When you hear the word “acne,” you probably picture shiny red pimples with raised white heads or clogged pores. And that makes sense—because that’s what we can see. But what about “blind pimples”?
The term “blind pimple” refers to under-the-skin acne that doesn’t develop a red or white head. Cystic acne, which may include “blind pimples” is often more painful than surface blemishes like whiteheads or blackheads. But what causes cystic acne? And how are we supposed to treat pimples when we can’t even see them?
This quick guide will show you the causes of blind pimples, preventative measures, and treatments for cystic acne.
“Blind pimples” (not an official medical term!) are pimples that are formed beneath the surface of the skin.¹ They’re called blind pimples because we can feel them more than we can see them. They can last anywhere from a few days to several weeks. They may feel hard to the touch, there may be swelling, and the skin may look and feel tight, red, and irritated. They might also feel painful.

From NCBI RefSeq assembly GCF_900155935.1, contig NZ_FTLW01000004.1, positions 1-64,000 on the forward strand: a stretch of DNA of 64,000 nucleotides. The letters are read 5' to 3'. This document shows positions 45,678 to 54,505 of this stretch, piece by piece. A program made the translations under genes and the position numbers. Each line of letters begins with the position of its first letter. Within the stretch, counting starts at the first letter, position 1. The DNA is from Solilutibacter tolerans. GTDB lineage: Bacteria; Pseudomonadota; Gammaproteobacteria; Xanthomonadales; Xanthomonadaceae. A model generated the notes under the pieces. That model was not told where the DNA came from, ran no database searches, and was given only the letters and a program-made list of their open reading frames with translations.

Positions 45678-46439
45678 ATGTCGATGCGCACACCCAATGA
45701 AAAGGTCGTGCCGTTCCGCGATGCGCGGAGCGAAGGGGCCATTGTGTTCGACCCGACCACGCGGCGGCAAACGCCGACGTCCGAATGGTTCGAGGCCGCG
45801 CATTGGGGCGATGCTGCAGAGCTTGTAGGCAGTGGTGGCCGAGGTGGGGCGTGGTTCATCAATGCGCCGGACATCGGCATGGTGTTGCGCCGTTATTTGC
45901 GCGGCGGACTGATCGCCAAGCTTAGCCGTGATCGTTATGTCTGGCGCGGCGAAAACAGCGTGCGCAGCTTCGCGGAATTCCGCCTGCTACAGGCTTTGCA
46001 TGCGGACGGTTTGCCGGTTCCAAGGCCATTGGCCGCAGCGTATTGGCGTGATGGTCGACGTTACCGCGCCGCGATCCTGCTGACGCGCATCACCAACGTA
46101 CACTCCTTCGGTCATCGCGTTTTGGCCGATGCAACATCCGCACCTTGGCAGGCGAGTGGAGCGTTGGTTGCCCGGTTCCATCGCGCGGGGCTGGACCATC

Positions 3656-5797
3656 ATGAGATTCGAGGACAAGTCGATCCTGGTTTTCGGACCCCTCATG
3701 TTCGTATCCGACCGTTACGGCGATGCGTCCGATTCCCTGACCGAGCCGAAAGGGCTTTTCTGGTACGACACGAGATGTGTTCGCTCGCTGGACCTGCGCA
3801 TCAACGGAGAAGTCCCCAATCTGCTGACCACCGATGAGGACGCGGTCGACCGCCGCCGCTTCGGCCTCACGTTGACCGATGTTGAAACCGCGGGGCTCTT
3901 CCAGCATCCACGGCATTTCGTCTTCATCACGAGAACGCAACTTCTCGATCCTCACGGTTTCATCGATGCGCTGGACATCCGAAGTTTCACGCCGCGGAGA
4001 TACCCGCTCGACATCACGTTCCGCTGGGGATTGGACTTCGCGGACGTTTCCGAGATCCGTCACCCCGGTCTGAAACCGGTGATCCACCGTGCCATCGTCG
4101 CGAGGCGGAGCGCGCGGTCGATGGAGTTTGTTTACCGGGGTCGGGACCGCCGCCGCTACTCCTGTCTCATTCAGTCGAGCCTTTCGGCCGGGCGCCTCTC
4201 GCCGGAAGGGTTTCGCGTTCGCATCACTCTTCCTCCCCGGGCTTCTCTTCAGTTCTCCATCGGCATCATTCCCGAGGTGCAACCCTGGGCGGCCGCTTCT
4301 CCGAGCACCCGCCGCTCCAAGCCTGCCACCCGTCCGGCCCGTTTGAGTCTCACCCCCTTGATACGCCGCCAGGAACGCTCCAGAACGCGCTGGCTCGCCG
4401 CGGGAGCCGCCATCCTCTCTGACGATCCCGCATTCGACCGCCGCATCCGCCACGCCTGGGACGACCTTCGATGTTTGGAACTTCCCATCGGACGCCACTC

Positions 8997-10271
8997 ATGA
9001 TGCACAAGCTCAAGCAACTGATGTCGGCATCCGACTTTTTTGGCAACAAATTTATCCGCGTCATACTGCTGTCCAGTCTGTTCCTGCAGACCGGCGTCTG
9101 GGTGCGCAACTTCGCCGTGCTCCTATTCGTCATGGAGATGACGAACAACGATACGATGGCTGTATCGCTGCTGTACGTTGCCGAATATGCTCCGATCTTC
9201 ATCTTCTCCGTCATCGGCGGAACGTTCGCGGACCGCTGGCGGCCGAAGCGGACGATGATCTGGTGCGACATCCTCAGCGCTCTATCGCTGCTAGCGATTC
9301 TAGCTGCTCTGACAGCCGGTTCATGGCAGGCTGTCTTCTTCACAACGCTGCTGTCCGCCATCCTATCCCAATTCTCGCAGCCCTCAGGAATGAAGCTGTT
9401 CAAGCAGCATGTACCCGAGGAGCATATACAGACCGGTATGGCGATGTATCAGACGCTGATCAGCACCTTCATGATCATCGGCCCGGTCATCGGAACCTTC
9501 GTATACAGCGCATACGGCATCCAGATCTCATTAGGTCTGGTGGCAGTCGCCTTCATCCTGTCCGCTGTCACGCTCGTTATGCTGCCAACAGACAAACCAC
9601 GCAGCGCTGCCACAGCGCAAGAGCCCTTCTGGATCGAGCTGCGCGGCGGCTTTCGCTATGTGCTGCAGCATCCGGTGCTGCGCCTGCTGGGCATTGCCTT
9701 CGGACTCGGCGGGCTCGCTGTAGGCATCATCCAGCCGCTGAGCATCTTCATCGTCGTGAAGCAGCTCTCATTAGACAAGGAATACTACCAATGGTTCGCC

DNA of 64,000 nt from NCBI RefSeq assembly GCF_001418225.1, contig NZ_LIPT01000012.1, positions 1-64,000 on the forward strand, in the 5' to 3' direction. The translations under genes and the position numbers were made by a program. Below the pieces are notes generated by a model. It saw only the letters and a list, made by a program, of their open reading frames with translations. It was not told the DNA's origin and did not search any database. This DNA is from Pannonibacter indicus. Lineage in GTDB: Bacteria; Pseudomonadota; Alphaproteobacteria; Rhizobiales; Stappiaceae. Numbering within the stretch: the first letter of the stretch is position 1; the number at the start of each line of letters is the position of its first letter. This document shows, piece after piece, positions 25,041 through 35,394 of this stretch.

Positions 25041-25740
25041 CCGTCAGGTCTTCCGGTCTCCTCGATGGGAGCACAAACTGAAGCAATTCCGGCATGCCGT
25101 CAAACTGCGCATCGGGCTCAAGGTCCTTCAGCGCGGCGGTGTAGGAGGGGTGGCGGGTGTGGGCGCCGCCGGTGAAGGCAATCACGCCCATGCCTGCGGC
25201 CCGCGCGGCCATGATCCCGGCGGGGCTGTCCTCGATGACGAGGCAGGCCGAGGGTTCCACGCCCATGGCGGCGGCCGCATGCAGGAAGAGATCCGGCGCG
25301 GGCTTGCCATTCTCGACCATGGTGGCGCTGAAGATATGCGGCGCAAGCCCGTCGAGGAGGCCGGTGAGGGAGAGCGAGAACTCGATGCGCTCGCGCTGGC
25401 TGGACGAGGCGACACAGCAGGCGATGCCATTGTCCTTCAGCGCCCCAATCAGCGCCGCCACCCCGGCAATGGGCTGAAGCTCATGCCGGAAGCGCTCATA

Some serious bacterial infections (like MRSA) can present with symptoms similar to blind pimples.² It’s best to consult with a licensed dermatology provider to make sure that something else isn’t causing what appears to be cystic acne.
Blind pimples generally have the same causes as surface acne. Here are a few of the more common reasons they might develop.
Your skin produces a naturally oily substance called sebum. Sometimes excess sebum gets trapped in pores, along with dead skin cells and bacteria (C. acnes), leading to an inflammatory response. Additionally, some skincare and makeup products contain pore-clogging ingredients (comedogenic ingredients), which can cause or exacerbate acne.